“As a student, I have realized that some of the best learning takes place outside of the classroom,” senior Ellie Campbell said.
For the fall semester, Campbell, a double major in Spanish and politics, philosophy and economics (PPE), has been studying abroad in Spain.
She feels as though this experience has positively grown her both as a student and as a person.
“While I take all of my classes in Spanish, my language skills have improved the most through being immersed in a Spanish-speaking culture and my everyday interactions in Spanish,” Campbell said. “As a person, I have become more independent and realized my desire to live abroad in the future and work in international development.”
Campbell felt drawn to Spain after spending prior time in Europe and falling in love with the continent’s beautiful landscapes and unique lifestyles.
She also expressed a strong desire to grow her Spanish-speaking skills.
“One of my first impressions of Spain and its people was that they have a lot of pride in tradition and heritage,” Campbell said. “They are proud to be Spaniards and eager to share their culture and country with outsiders.”
As part of the semester in Spain program, Campbell stays with her Spanish señora, Carmen, who treats her like a granddaughter.
Carmen cooks all of Campbell’s meals and does her laundry. The two often eat their meals together and Carmen helps her practice Spanish.
She feels blessed by the sense of hospitality that people like Carmen have displayed during her time in Spain.
“I had heard about Spanish hospitality before coming here, but I had never experienced it,” Campbell said. “The Spanish people are incredibly personable and love to talk with you for hours on end over coffee and tapas.”
Campbell has established a solid routine during her time abroad.
Each morning, she eats a breakfast of coffee and toast at her host family’s apartment, then leaves for school around 8:30 a.m.
“The walk to school is about 20 minutes and depending on my class schedule that day I may stop at a cafe on the way,” Campbell said. “I have no more than two classes every day which are done by 1:00.”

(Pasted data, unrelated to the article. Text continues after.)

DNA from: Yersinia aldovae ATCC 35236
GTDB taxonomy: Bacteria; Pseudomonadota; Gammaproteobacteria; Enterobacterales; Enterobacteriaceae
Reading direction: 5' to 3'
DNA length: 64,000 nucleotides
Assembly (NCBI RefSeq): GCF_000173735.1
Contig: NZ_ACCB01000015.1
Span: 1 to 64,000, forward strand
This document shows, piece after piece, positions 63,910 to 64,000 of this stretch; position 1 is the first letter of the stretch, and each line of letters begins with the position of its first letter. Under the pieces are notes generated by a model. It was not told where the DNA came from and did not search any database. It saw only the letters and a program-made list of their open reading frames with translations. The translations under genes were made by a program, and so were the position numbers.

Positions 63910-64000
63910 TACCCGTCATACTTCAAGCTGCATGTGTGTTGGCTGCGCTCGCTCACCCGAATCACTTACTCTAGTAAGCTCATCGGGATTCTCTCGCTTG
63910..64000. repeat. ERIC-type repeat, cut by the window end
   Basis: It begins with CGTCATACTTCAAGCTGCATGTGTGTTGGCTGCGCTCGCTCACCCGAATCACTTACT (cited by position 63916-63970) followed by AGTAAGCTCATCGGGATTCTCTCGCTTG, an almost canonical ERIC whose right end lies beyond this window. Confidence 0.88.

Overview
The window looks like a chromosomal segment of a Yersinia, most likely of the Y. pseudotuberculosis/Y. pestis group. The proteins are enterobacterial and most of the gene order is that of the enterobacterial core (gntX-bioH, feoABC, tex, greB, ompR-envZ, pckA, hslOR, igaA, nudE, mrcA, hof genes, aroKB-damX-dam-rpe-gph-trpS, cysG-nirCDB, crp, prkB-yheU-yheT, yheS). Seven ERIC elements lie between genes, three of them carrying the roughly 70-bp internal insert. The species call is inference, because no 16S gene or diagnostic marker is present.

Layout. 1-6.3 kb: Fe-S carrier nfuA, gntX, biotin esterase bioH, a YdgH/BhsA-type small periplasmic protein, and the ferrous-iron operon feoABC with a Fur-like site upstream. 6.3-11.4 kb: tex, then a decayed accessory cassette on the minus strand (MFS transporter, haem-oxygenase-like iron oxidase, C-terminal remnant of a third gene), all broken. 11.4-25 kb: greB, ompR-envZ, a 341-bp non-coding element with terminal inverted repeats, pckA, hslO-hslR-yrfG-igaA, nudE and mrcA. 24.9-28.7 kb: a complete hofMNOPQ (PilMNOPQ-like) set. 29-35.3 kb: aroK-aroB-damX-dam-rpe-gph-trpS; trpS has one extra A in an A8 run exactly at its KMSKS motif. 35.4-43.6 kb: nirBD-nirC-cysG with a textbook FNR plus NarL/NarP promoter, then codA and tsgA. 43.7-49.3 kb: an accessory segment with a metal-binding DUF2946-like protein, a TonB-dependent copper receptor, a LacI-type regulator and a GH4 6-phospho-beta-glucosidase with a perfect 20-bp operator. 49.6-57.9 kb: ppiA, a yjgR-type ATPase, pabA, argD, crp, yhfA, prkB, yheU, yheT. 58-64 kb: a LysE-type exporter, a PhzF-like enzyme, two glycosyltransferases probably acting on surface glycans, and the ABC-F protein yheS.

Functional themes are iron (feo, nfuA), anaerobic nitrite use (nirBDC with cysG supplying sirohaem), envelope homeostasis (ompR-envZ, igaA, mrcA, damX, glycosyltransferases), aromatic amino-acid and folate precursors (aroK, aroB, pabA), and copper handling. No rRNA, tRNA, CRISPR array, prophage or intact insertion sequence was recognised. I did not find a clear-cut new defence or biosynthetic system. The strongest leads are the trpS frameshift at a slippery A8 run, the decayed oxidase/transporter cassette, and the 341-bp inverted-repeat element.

After class, she often socializes with other students before heading home for lunch with her señora.
Campbell then observes the Spanish tradition called a “siesta” by taking a nap, calling her mom or working on homework.
“In the evenings, I either go to my flamenco dance class, a worship service at the school, catch a movie with friends or find a new tapas bar or heladeria to go to,” Campbell said. “I have dinner around 9:00 with my senora, and then watch TV or read in bed until it's time to go to sleep.”
She then does it all over again the next day.
For Campbell, one of the most difficult transitions was getting accustomed to Spanish cuisine.
“Mealtimes are significantly more spread out than they are in the US, and Spanish cuisine is unlike any I have ever eaten in the US,” Campbell said. “I do live close to a McDonald's and a Taco Bell, which I go to every time I'm feeling the need for some American style fast-food.”
Since arriving in Spain, Campbell has had the opportunity to do some exploring.
One experience in particular stands out to her.
“One of the coolest things I have gotten to do since being in Spain was hike 20 miles of the Camino de Santiago, one of the most important religious pilgrimages in Europe,” Campbell said. “It was incredible to be a part of a religious experience dating back centuries, even if only for a weekend.”
As she finishes off her semester in Spain, Campbell feels grateful for the opportunity and the learning that she has acquired and experienced.
Being immersed in Spanish culture and further learning the Spanish language has been extremely valuable and rewarding for her.
“If you have the opportunity, I definitely recommend the Semester in Spain program!” Campbell said. “Feel free to reach out to me if you have any questions.”